Phase 2 clinical programmes have the lowest success rate of the four development phases, with only 30% of developmental candidates advancing to Phase 3. Failure at Phase 2 is very expensive and is most often due to drugs being ineffective, having safety problems or intolerable side effects, and this is despite all of the work to develop the product up to this stage. If we can establish an improved measurement infrastructure, we can help ensure that many drugs that would go on to fail are eliminated earlier in the development process.
The Industrial Strategy Challenge Fund has funded NPL to strengthen its UK high-resolution mass spectrometry imaging facility. A world-leading imaging facility with new medical imaging technologies was identified by industry as a pivotal route to understanding drug delivery, uptake and metabolism. The facility is the first of its kind in the UK. It underpins drug development by providing an understanding of where unlabelled drugs go in tissues and the changes induced by these treatments as well as helping to better characterising disease tissue for example for personalised therapies.
2. Ensuring they’re adopted
Effective device and drug development is only part of the process, ensuring their uptake presents further obstacles. This includes understanding how new treatments can be adopted into patient pathways and the NHS infrastructure, along with demonstrating cost-effectiveness or cost benefit. A recent briefing from the Nuffield Trust commissioned by ABHI identifies that the NHS need to be more problem-driven in its approach to innovation and that much depends on clinicians being able to think about innovation within NHS organisations.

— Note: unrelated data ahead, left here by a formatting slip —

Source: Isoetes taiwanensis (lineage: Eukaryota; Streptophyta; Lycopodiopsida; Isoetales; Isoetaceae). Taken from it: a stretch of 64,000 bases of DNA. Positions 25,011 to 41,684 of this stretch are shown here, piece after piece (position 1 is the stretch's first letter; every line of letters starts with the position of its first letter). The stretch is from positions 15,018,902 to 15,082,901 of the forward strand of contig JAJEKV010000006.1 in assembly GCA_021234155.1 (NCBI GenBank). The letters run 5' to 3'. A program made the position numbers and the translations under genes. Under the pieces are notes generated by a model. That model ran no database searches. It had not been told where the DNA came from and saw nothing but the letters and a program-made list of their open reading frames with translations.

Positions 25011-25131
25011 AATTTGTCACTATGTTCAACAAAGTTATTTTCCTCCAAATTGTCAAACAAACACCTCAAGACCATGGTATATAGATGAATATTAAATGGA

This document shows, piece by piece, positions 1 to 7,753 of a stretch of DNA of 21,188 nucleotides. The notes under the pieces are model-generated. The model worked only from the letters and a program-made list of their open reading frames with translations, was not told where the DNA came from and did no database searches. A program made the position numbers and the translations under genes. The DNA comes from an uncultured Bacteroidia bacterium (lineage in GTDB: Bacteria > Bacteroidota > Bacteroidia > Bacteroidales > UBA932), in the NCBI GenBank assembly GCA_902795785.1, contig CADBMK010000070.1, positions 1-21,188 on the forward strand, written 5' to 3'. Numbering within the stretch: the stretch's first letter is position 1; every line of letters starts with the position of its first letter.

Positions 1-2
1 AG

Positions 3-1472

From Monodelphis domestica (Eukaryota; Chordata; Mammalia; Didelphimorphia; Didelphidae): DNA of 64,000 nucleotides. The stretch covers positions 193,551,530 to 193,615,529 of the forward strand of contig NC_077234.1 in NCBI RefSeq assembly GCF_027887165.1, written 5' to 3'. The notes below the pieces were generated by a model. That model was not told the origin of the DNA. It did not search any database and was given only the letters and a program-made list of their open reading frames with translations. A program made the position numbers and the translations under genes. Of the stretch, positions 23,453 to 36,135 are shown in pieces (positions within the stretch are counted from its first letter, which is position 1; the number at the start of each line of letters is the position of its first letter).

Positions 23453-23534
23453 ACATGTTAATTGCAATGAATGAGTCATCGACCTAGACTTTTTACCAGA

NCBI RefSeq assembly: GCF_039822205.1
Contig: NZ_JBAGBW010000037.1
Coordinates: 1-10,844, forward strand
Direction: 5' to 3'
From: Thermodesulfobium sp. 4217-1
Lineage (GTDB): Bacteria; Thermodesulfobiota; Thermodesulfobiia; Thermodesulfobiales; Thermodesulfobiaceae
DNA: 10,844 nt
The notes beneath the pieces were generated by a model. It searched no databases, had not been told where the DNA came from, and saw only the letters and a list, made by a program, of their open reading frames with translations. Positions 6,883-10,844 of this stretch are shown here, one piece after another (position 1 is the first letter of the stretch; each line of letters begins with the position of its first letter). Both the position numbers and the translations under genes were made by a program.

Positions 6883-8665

NPL, and other partner organisations from the UK NMS, previously identified that we could partner with NHS staff to help them be at the forefront of making scientific innovation an intrinsic part of delivering a world-class NHS through better collaboration and building strategic networks. This year, together with NHS England, we launched the inaugural Chief Scientific Officer’s Knowledge Transfer Partnership Programme for Leaders in Healthcare Science and, because of the success of that programme, a second round will be launched next year.
Another aspect is reproducibility of research. This helps to achieve scientific consensus earlier and accelerates the uptake of discoveries. Across all this work is a drive to make life sciences and biomedical research more reproducible. Standards provide certainty in the consistency of the product performance that is crucial in addressing these challenges and deciding which products are adopted and commercialised by industry. NPL, working with SynbiCITE at Imperial College London, LGC and NIBSC, is establishing a new £7 million virtual lab to help the UK synthetic biology industry improve the manufacturing and adoption of new products through standardisation.
The new lab, which will underpin a joint Centre of Engineering Biology, Metrology and Standards, will develop and provide relevant reference materials and methods, in the form of a toolbox, which will aim to improve the reproducibility of research results, and help to convert innovation in synthetic biology into valuable products and services.